Have you ever had something happen to you professionally that you thought was bad but turned out to be for the best? Getting a critical peer review of a...

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Thursday, May 23, 2019/Author: Christa DiMarco/Number of views (800)/Comments (0)/ Article rating: 5.0
Categories: The 19 Cents Blog

Q&A: James E. Dobson

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James E. Dobson teaches at Dartmouth College. He is the author of two books: Modernity and Autobiography in Nineteenth-Century America: Literary Representations of Communication and Transportation Technologies (Palgrave Macmillan, 2017) and Critical Digital Humanities: The Search for a Methodology (University of Illinois Press, 2019). He is the co-author of a forthcoming creative/critical hybrid book titled Moonbit (punctum books, 2019) and is presently completing a book manuscript on the history of computer vision algorithms and their applications. He has also written essays on several nineteenth-century American authors including Lucy Larcom, Mark Twain, and Ambrose Bierce. 

What story do you always tell your students about the nineteenth century? I’m absolutely fascinated...

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Saturday, April 27, 2019/Author: Christa DiMarco/Number of views (9757)/Comments (0)/ Article rating: 5.0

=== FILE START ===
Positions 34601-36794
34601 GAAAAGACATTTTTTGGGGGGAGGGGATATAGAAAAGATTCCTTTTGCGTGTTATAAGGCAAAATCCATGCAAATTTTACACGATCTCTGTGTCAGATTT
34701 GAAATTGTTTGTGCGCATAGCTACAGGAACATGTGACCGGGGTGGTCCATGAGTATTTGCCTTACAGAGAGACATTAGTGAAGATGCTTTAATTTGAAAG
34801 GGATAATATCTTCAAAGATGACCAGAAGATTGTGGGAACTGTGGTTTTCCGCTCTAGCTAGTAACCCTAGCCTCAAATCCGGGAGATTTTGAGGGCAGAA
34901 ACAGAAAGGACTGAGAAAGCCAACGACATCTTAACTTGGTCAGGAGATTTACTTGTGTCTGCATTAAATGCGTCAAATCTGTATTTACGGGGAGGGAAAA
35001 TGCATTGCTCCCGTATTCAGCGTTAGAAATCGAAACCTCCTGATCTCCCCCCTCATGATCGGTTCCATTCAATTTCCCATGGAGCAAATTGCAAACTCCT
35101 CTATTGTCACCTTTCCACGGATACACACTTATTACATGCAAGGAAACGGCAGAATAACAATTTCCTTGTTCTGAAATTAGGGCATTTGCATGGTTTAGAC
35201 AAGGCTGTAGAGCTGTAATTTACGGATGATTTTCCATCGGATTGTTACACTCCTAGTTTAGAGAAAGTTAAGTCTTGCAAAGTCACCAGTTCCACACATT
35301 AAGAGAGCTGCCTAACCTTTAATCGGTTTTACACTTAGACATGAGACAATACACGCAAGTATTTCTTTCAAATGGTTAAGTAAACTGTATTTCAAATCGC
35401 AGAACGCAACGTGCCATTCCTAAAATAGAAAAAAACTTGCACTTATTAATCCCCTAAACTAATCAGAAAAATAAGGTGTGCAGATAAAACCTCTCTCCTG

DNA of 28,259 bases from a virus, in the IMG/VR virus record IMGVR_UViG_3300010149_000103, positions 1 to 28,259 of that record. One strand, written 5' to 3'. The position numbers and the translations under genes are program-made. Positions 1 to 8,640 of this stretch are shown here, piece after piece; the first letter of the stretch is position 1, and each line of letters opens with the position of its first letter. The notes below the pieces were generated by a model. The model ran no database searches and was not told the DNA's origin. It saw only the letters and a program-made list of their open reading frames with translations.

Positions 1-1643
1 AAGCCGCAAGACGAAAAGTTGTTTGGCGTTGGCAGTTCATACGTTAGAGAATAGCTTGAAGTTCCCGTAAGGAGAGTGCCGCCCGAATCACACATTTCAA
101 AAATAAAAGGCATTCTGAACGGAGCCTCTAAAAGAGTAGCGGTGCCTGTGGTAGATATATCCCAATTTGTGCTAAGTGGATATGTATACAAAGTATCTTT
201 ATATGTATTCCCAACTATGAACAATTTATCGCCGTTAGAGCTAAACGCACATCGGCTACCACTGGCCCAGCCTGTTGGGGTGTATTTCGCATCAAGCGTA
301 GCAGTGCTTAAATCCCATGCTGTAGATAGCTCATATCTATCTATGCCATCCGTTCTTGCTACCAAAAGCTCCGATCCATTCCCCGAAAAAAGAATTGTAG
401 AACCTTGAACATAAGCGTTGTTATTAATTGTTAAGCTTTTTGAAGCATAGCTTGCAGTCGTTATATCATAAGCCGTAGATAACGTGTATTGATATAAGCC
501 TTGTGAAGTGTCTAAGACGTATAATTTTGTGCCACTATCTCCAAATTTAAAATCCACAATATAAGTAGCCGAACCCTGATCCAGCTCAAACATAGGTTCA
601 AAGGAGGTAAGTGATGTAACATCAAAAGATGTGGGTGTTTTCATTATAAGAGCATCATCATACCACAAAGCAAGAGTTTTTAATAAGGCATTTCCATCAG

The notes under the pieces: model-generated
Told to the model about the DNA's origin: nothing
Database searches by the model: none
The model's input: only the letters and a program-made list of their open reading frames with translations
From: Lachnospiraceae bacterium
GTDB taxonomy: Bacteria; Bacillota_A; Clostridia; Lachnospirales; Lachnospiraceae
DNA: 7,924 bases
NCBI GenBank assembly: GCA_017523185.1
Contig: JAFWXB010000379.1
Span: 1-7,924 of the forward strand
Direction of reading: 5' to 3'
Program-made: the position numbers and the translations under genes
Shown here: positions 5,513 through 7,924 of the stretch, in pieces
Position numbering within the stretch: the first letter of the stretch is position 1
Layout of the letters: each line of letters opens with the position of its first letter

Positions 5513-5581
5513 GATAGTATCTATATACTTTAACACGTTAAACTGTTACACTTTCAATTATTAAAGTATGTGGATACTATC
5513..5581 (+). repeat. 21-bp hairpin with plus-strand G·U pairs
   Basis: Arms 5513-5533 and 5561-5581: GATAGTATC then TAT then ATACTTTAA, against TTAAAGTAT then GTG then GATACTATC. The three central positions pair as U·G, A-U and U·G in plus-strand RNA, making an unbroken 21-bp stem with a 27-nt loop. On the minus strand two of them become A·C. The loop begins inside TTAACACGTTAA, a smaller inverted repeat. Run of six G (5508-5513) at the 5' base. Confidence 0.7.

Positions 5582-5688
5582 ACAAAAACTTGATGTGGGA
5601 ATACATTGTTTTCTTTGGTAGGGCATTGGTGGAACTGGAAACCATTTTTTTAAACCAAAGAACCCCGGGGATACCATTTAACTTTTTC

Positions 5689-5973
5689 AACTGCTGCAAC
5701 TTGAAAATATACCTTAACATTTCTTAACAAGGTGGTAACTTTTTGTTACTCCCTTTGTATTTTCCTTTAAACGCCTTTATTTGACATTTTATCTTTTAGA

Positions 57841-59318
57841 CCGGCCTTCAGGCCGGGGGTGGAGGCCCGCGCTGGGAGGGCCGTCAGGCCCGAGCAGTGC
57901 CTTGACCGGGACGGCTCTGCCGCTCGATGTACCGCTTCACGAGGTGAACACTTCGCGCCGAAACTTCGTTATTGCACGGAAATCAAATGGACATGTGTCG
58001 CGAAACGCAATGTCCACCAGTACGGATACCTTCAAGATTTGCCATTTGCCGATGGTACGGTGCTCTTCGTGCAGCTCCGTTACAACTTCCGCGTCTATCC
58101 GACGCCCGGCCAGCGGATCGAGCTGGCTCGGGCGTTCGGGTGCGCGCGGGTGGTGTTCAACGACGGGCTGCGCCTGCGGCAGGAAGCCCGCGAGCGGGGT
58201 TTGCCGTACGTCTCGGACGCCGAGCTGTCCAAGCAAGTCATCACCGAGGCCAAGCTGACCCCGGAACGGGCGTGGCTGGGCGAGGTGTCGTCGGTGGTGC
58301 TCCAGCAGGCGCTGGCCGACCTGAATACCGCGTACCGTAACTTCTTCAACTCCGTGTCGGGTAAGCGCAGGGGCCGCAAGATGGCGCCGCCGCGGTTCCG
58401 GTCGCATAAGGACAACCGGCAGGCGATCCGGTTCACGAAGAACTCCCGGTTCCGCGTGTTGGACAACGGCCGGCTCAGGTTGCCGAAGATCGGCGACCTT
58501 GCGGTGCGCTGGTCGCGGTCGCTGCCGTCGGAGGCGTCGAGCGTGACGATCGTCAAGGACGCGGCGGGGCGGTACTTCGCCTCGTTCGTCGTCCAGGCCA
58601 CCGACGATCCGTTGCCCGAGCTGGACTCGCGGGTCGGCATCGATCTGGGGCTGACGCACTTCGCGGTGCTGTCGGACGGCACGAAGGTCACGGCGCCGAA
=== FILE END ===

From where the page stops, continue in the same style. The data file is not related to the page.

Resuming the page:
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Q&A: Shana Klein

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Shana Klein is Assistant Professor of Art History at Kent State University. She is trained in the history of American art, with sub-specialties in African-American and Native-American art. Klein holds a Ph.D. in Art History from the University of New Mexico, where she completed her dissertation—and now book project—The Fruits of Empire: Contextualizing Food in American Art and Culture. Klein has been awarded fellowships for her research at the Smithsonian American Art Museum, Henry Luce Foundation, and Huntington Library, among others. She has published research in journals such as American Art and Southern Cultures and has served as Managing Editor of the journal Food, Media, and Culture. Klein’s research interests combine studies of American visual and material culture with food and social justice.